39. Perhaps many political Straussians, like Goldwin or Shulsky or Wolfowitz or Fukuyama were, for Strauss, “gentlemen” – a less powerful version of Klinias – set walking into government with their reactionary prejudices ornamented with the names of Plato and Strauss. Wolfowitz and Fukuyama studied with Bloom, encountered Strauss only in his last period, and studied primarily with Wohlstetter. The marriage of Strauss’s prejudices with Wohlstetter’s version of anti-Soviet (Trotskyist) mathematics was interesting. Wohlstetter came up with the idea – one that prevents extinction - that nuclear missiles had to be reauthorized in flight (fail-safe) or turned from the target. But he did not alter Strauss’s leading idea of authoritarian executive power.
40. Strauss, Action. Pangle, , .
41. In conversation, Steven Lenzner initially offered this thought that if a people asks a philosopher to rule, he still cannot be compelled to. That is the most difficult problem for creating a philosopher-king. It echoes The City and Man, p. – though not - and Bloom’s interpretation.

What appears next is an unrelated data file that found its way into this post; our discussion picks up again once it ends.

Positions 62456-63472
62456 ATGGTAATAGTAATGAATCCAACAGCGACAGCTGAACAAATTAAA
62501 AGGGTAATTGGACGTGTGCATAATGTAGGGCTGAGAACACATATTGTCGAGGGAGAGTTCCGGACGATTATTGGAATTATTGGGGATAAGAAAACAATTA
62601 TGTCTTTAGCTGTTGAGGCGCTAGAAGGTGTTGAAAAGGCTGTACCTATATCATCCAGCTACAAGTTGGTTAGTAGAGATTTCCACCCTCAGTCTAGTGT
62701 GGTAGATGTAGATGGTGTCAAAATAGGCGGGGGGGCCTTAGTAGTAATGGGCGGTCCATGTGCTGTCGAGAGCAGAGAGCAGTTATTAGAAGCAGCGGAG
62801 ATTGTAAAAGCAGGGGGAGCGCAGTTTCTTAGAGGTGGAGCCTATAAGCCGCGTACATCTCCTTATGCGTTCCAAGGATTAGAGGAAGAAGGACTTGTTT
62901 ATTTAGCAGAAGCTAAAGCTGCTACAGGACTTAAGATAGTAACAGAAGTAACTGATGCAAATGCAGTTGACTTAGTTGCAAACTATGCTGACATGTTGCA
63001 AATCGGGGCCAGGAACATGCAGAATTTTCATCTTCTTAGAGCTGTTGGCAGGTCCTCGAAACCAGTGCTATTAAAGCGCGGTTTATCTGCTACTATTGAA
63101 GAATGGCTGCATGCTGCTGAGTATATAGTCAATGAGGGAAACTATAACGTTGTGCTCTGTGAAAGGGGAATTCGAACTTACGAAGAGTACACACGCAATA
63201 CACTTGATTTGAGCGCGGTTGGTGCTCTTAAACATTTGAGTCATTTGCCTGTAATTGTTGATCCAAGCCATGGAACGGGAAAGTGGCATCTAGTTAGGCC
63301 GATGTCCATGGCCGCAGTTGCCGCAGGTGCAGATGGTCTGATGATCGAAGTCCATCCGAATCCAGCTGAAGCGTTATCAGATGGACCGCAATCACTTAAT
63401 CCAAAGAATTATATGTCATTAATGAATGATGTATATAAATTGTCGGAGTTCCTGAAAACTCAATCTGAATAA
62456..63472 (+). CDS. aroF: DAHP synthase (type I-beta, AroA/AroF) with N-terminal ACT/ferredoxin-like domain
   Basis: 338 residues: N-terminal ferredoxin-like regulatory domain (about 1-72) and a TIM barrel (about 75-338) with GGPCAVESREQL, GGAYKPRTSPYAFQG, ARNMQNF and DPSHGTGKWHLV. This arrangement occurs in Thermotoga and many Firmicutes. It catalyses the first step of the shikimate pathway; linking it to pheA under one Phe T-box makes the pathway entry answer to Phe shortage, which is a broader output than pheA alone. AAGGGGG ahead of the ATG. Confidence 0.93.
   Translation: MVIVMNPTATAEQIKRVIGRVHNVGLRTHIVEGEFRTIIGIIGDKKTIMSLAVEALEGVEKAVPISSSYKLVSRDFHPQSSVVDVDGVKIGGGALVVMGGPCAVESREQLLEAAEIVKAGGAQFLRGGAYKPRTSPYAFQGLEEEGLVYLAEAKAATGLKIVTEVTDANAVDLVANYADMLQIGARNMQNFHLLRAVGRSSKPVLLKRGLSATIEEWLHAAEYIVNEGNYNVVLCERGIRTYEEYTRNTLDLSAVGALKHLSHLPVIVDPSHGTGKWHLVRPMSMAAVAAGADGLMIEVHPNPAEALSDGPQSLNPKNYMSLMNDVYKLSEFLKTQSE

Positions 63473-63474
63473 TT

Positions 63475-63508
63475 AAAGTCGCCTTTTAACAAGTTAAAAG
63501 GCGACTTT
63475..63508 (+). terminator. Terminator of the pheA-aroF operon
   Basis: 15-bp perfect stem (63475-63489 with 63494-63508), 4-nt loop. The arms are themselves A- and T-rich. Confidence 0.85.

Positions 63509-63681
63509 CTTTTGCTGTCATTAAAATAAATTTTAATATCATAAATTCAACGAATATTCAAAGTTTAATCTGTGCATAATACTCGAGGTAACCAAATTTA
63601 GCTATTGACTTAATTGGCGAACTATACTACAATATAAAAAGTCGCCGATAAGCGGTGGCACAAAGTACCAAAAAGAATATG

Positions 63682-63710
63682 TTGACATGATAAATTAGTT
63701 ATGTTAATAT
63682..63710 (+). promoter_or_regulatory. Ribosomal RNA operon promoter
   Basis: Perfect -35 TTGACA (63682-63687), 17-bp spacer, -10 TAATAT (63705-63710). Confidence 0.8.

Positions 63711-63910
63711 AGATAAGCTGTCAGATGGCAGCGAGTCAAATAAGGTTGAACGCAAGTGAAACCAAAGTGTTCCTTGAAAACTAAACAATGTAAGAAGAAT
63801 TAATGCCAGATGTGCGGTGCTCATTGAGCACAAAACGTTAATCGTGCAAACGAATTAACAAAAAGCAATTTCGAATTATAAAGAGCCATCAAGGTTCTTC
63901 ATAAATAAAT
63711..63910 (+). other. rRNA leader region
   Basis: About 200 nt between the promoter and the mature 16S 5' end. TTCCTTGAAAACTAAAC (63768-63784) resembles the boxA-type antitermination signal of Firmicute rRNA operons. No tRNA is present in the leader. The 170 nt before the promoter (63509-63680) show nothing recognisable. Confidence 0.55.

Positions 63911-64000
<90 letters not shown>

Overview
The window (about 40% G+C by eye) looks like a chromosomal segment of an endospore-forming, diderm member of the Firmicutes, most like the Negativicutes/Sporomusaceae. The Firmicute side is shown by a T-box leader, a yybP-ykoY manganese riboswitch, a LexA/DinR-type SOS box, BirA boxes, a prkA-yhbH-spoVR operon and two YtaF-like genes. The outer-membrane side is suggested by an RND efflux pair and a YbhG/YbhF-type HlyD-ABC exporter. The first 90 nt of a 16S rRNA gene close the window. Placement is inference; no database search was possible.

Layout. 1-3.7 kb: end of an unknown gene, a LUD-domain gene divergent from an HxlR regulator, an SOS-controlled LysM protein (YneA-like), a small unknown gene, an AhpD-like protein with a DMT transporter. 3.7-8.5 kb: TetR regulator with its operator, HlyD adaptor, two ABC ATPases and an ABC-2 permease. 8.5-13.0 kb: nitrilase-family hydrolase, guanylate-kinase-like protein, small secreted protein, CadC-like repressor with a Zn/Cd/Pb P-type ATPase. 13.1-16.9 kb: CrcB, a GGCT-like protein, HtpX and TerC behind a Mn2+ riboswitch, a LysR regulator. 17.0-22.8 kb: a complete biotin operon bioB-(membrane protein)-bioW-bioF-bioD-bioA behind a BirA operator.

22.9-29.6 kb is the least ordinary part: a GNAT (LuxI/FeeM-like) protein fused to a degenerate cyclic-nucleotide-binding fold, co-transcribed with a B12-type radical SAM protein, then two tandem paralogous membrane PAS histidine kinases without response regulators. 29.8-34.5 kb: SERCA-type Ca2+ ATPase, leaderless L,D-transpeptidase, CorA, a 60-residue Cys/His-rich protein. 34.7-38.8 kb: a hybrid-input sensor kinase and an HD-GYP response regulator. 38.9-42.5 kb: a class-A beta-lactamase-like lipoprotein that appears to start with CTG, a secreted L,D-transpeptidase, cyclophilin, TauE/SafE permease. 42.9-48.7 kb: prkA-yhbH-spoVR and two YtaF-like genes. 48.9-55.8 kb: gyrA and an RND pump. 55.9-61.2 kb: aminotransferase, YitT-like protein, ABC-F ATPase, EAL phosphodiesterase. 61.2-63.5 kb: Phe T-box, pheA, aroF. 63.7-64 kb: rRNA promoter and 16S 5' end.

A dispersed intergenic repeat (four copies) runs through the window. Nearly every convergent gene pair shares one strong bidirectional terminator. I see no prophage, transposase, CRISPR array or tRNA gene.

42. Strauss’s Persecution , p. 160, n. 77, emulates Plato’s Phaedrus: “The most outstanding example of the latter type of exoteric writing [to potential philosophers] is to be found in Plato’s Phaedrus. In Action, p. 2, he hints at the hidden meaning of “the laws,” namely the role of philosophical strangers in providing an “Antidote” to the rigidity of the laws: “The only Platonic dialogue apart from the Laws which is located outside of Athens is the Phaedrus. The peculiar theme of the Phaedrus may be said to be writing. The laws proposed in the Laws are written.” His intricate account of the hidden role of Plato in the dialogues can be found in The City and Man, pp. 50-62.